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Neuroscience. 2000;95(2):425-32.

The absence of reactive astrocytosis is indicative of a unique inflammatory process in Parkinson's disease.

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  • 1Department of Medical Anatomy, The Panum Institute, University of Copenhagen, Denmark.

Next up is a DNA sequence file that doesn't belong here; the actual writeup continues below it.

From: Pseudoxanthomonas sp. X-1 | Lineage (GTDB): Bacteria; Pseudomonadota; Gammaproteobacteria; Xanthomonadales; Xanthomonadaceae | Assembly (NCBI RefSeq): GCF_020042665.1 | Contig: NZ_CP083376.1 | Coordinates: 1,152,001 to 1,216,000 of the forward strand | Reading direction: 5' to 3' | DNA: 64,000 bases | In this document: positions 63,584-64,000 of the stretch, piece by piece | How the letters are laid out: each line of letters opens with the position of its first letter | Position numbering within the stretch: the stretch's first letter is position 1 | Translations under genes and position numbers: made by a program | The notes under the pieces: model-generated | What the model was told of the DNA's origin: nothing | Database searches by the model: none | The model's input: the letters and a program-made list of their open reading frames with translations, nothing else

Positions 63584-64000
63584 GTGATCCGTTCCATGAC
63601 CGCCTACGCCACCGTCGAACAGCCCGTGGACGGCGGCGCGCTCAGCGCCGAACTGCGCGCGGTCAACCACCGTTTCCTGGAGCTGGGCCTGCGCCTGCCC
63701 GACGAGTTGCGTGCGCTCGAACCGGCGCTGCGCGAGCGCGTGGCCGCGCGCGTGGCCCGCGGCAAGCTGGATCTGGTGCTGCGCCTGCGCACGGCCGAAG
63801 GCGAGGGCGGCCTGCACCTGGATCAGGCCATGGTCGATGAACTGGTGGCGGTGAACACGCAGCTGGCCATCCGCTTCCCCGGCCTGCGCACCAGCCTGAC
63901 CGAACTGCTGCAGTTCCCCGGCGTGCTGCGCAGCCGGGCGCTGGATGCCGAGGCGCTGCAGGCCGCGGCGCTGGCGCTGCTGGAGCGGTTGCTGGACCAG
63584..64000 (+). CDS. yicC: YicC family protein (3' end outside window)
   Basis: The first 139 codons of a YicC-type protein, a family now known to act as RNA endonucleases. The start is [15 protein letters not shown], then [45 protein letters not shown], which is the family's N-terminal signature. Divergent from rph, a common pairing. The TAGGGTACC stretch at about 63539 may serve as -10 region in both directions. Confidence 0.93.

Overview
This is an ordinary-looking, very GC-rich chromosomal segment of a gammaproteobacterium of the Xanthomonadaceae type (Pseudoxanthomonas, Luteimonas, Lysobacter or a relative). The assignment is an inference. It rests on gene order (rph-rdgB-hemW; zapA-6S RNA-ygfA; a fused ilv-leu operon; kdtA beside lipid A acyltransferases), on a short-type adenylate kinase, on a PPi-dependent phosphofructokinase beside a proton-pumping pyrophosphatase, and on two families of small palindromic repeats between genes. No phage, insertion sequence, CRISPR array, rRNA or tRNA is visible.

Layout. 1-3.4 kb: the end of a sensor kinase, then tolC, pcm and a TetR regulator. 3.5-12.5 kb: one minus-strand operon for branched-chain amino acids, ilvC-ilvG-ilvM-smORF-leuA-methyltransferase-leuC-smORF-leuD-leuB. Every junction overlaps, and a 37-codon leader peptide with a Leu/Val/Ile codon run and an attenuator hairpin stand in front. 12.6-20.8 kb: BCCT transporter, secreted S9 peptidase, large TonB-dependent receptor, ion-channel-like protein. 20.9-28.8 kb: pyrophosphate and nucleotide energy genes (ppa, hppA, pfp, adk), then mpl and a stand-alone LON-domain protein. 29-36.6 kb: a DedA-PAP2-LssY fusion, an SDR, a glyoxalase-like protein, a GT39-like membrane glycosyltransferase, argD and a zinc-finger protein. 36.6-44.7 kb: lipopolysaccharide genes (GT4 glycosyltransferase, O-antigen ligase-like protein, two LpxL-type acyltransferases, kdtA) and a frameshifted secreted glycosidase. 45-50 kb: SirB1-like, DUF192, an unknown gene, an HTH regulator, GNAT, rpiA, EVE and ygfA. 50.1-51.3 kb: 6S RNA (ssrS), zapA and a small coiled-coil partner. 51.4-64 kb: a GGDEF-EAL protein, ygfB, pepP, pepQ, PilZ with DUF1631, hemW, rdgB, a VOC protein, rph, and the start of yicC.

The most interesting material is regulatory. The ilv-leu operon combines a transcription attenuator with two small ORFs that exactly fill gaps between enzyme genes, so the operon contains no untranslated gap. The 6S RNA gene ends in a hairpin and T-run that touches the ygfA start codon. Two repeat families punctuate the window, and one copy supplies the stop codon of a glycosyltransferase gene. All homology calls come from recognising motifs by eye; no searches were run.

Virtually any neurological disorder leads to activation of resident microglia and invasion of blood-borne macrophages, which are accompanied by an increase in number and change in phenotype of astrocytes, a phenomenon generally termed reactive astrocytosis. One of the functions attributed to activation of astrocytes is thought to involve restoration of tissue damage. Hitherto, the role of astrocytes in the inflammatory reaction occurring in Parkinson's disease has not received much attention. In the present study, we examined the inflammatory events in autopsies of the substantia nigra and putamen from Parkinson's disease patients using age-matched autopsies from normal patients as controls. In the substantia nigra, activation of microglia was consistently observed in all Parkinson's disease autopsies as verified from immunohistochemical detection of CR3/43 and ferritin. Activation of resident microglia was not observed in the putamen. No differences were observed between controls and Parkinson's disease autopsies from the substantia nigra and putamen, in terms of distribution, cellular density or cellular morphology of astrocytes stained for glial fibrillary acidic protein or metallothioneins I and II, the latter sharing high affinity for metal ions and known to be induced in reactive astrocytes, possibly to exert anti-oxidative effects. Together, these findings indicate that the inflammatory process in Parkinson's disease is characterized by activation of resident microglia without reactive astrocytosis, suggesting that the progressive loss of dopaminergic neurons in Parkinson's disease is an ongoing neurodegenerative process with a minimum of involvement of the surrounding nervous tissue. The absence of reactive astrocytosis in Parkinson's disease contrasts what follows in virtually any other neurological disorder and may indicate that the inflammatory process in Parkinson's disease is a unique phenomenon.

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